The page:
(Photo by Michelle Chu)
Some 50 percent of lesbian, gay or bisexual people have experienced some type of discrimination or barrier when seeking medical care.
That number jumps to 70 percent for transgender and gender non-conforming patients, according to a 2009 study.
Discrimination might take several forms, including accusatory or blaming language from medical professionals about patients’ conditions, but all of them mean fewer members of the LGBTQ community feel safe when accessing care — or it might mean they’re refused care altogether.
Spouses Catherine Hofmann and Nic Anthony have set out to change those numbers by launching QSPACES, a free, just-released digital platform to help LGBTQ folks find empathetic, high-quality healthcare professionals, including chiropractors, psychologists, nurse practitioners, etc.
Health professionals on the site are given an LGBTQ competency score by users — “like a Yelp for the LGBTQ community and doctors,” Hofmann said.
What earns someone a high competency score? “It starts when you first walk into a waiting room” — things like having a place on intake forms for patients’ preferred pronouns or name, not asking patients probing questions about their personal lives that don’t relate to their medical care and generally treating patients with respect, regardless of their sexual orientation.
Hofmann said she hopes QSPACES will eventually be able to offer training on LGBTQ health issues for low-scoring practitioners.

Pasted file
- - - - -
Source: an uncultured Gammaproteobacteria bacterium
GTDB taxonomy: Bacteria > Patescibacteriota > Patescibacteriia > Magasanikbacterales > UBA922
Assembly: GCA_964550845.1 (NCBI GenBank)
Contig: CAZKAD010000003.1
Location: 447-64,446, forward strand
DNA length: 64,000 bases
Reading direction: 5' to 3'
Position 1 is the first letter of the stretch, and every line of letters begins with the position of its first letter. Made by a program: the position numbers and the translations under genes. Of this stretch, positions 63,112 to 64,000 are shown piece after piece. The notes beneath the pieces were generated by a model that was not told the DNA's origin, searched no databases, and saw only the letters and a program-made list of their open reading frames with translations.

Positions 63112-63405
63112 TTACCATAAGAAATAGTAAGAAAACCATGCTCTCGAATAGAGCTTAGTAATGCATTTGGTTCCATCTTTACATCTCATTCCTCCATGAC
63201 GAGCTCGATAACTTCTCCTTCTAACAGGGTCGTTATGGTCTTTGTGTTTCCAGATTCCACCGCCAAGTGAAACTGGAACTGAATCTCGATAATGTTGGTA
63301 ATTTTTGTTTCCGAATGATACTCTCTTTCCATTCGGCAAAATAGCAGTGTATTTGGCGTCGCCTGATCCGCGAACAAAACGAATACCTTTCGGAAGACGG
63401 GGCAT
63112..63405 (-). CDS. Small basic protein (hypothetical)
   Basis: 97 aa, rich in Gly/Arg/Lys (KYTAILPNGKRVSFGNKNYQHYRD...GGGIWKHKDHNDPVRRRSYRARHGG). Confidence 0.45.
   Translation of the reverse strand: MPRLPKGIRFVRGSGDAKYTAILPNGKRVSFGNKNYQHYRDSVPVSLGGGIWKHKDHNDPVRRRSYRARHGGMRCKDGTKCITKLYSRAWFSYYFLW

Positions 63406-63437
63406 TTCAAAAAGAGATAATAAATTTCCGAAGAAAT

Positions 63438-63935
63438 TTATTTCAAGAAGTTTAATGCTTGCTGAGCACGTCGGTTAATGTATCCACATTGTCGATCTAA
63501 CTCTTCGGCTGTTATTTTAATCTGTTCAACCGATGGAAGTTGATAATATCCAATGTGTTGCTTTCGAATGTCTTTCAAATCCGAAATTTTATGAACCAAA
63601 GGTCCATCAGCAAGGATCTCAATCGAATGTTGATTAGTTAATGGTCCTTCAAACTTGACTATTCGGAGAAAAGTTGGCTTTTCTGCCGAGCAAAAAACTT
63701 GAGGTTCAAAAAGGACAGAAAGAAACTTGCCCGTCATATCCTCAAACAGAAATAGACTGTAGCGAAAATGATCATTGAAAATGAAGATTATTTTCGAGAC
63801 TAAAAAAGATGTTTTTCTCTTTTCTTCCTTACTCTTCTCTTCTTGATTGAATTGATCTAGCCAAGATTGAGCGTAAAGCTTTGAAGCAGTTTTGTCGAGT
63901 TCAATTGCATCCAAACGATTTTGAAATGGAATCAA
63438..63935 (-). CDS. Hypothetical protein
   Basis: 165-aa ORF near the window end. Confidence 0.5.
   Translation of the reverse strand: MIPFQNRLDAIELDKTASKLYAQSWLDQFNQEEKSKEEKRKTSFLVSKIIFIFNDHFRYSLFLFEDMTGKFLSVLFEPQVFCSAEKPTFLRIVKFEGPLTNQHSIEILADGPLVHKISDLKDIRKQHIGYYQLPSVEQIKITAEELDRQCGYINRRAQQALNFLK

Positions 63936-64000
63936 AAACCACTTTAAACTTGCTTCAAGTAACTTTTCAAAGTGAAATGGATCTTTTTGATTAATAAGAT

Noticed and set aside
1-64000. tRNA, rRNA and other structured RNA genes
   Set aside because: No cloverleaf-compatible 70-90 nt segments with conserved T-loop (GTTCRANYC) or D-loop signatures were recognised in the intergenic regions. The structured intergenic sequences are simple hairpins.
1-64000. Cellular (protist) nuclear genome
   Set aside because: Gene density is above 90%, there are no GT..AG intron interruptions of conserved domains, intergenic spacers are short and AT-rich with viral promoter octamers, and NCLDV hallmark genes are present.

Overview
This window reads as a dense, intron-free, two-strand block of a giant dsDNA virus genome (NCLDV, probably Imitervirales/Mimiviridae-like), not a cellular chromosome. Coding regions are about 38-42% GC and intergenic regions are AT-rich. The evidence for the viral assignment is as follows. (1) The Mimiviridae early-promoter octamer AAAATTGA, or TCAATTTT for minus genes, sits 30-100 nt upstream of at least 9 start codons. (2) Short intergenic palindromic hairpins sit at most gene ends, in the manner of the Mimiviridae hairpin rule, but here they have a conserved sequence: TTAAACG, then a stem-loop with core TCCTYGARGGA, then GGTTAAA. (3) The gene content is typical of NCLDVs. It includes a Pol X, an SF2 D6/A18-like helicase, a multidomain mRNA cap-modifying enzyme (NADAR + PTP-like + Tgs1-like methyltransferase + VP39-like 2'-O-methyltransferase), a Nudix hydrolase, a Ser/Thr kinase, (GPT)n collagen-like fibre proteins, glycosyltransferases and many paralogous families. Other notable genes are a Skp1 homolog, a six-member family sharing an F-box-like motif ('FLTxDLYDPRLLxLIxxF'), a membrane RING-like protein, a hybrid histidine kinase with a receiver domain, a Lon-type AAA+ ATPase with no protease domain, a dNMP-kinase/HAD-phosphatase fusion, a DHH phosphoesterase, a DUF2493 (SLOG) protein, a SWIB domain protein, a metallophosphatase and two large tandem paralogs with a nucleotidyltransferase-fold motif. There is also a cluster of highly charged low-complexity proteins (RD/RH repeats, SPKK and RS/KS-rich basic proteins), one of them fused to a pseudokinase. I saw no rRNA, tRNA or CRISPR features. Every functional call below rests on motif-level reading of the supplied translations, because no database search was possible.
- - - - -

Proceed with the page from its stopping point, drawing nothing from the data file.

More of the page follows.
To seed the site before launch, the QSPACES team pulled from a publicly available list of local doctors. Soon, there will be an option for users to add a practitioner, but for now, practitioners interested in being included should contact QSPACES directly.
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Dev firm Webjunto has been working on the site since August 2016. It’s development has been funded by a few different sources: $10,000 from Jefferson University, some pro bono work from Webjunto in exchange for the company’s branding on the site, some of Hofmann and Anthony’s own money.
And yes, you could call it a passion project.
“We have plans to monetize it, but our main focus has been launching it and making sure it’s working and that it’s a great resource for the community,” Hofmann said. “People outside the LGBTQ community are having a hard time understanding this is a problem, so we’re hoping traffic to the website will be proof.”
There are also plans to expand beyond Philadelphia; after all, not every region is as welcoming for the LGBTQ community. Some people Hofmann and Anthony spoke to when developing the project “had really heartbreaking stories of discrimination in healthcare settings or being refused service outright, and we [realized] this was a national problem,” Hofmann said.
Ultimately, they hope QSPACES can save its users a lot of time, money (it still costs to visit a doctor who treats you badly) and heartbreak — “all those feelings when you’re discriminated against in a setting when your trust is almost a must.”-30-
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